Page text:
3 Teen Driving Safety Tips

3 Teen Driving Safety Tips

It’s back to school time, and for those of us who have new young drivers, that means our teens are going to be on the road more often driving themselves to and from school every day. Read and share these tips with your teen drivers to remind them just how important it is to be a safe driver, both for themselves and for every other driver on the road.

1. Know the Speed Limits…

…Especially in and around the high school. Of course, it is always important to follow the speed limits, but in and around the school there are more young drivers than anywhere else, and higher risk of accidents. Following the speed limits around the school zone, and being extra careful in school parking lots will lessen the chances that your teen will get into a fender bender on their way to or from school.

Things to ask your teen:

  • Do you know the speed limit on all of the roads between home and school?
  • Do you know the speed limit in the school parking lot?
  • If there are any school zones between home and school, do you know when they are in effect and what the reduced speed limit is?

2. Leave the Phone

Use of a cell phone behind the wheel is illegal in California (and Nevada). According to dmv.org, “using a cell phone while driving is equivalent to driving drunk… even when using hands-free.” That quote is about drivers in general, but inexperienced drivers are even more apt to lose control of a vehicle, especially when they haven’t been paying attention to the road.

Things to ask your teen:

  • Do you know the risks of texting and driving? (Texting causes your eyes to be of the road for almost 5 seconds at a time each time you look down at your screen. In that time, you could easily drive the length of a football field, and a lot can happen in that distance!)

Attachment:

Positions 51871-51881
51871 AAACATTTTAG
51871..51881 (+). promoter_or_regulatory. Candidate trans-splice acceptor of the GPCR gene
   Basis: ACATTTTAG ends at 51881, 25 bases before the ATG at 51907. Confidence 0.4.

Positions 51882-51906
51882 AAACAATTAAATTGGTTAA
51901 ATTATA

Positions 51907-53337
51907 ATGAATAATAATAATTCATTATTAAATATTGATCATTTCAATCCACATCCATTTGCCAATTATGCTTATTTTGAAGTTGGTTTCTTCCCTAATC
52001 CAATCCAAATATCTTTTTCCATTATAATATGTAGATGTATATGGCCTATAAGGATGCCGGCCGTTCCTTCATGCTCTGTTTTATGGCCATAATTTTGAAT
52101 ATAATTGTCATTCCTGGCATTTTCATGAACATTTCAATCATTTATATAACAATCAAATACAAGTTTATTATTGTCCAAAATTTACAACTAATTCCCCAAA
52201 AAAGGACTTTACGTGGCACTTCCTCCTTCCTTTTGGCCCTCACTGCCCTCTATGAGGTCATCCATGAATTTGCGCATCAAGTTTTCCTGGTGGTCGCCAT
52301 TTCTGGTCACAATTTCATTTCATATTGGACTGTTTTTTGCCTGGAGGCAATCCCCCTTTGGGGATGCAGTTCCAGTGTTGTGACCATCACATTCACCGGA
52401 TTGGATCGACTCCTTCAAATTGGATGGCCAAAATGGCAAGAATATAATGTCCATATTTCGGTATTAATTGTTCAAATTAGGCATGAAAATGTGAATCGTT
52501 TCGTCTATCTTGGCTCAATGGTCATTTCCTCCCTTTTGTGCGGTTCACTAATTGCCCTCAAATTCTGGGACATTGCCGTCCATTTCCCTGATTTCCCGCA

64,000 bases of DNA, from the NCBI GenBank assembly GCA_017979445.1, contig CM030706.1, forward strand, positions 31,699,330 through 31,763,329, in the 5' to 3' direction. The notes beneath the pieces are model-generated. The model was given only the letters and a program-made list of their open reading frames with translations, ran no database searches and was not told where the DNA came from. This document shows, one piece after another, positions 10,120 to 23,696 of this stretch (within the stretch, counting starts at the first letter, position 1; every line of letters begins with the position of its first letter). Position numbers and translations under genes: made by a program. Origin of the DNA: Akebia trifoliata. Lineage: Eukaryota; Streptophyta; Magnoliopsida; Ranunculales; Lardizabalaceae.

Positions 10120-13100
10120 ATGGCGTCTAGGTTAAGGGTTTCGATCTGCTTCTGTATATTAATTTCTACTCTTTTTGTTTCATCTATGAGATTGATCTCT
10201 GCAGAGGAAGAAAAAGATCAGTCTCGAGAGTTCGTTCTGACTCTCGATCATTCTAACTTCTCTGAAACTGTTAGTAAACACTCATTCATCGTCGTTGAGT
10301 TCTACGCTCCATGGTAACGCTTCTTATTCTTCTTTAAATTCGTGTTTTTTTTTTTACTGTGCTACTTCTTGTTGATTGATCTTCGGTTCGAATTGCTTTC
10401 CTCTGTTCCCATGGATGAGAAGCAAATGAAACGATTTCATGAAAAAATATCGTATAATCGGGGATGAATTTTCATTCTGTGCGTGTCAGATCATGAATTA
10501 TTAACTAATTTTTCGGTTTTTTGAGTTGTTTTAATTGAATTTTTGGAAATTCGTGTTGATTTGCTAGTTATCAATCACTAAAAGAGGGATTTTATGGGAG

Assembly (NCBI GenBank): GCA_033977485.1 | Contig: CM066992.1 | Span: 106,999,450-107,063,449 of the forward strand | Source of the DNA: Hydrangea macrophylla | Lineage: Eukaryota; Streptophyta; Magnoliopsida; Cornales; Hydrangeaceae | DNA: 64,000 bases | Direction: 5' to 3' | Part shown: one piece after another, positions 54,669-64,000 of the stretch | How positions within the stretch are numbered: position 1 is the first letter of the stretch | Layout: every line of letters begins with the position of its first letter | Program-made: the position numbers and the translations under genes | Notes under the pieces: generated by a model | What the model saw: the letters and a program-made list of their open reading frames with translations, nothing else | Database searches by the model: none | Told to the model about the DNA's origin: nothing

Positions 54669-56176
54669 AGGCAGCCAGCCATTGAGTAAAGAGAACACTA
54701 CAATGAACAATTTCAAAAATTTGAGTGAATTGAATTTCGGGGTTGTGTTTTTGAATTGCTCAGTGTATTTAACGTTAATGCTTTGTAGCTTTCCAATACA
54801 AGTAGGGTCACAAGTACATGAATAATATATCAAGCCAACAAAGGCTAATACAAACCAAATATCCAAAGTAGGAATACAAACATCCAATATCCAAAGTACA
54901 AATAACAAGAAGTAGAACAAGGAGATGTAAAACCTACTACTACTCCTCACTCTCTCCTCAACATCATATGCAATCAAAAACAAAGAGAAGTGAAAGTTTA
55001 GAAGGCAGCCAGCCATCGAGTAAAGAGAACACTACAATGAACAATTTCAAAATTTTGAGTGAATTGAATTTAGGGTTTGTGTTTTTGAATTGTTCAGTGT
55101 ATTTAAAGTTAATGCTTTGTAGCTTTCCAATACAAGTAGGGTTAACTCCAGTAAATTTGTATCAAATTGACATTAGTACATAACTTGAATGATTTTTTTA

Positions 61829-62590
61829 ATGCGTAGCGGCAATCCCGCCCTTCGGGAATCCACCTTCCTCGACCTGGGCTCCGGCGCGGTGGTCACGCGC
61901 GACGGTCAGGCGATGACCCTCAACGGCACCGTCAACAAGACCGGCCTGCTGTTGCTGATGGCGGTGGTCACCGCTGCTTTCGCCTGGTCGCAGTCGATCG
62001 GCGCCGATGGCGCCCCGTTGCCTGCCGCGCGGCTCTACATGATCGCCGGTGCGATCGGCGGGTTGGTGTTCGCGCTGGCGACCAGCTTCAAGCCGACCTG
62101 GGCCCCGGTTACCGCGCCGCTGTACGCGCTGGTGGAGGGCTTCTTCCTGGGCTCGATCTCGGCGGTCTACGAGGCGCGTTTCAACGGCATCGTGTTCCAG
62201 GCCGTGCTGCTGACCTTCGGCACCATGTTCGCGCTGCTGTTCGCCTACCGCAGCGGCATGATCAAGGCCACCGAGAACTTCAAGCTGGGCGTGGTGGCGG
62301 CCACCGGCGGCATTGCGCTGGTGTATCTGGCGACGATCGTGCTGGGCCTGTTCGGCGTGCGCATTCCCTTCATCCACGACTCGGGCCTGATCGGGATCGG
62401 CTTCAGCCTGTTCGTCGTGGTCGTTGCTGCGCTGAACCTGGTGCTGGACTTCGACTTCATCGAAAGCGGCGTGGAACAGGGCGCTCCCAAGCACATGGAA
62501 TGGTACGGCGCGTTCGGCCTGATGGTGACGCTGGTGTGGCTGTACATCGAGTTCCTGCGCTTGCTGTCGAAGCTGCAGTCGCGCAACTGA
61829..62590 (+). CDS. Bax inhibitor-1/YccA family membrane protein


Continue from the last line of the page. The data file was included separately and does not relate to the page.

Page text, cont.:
• Where do you put your phone when you are driving? (Advise them to put it somewhere out of sight, like in the glove box or in their backpack.)
  • Do you know the laws surrounding the use of technology while driving? (The laws are stricter for drivers under 18! View them here from the California DMV.)

3. Minimize Distractions

While the use of cell phones while driving may be against the law, there are plenty of legal things your teen may be doing while driving that can increase his/her risk of getting in an accident. Just a few of these “legal distractions” include eating, checking appearance in the mirror, fumbling with the radio, and rummaging for something in a purse or backpack. All of these distractions take your teen driver’s focus off the road and increases the risk that they might lose control of the vehicle.

Things to ask your teen:

  • Do you feel it’s dangerous to be distracted (in any of the above ways) while driving?
  • Do you ever get distracted behind the wheel? How?
  • How can we help you minimize distractions while driving? (Like setting the radio while the car is still parked.)

4. BONUS: Get Your Brakes Checked

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2015-08-09T16:22:13+00:00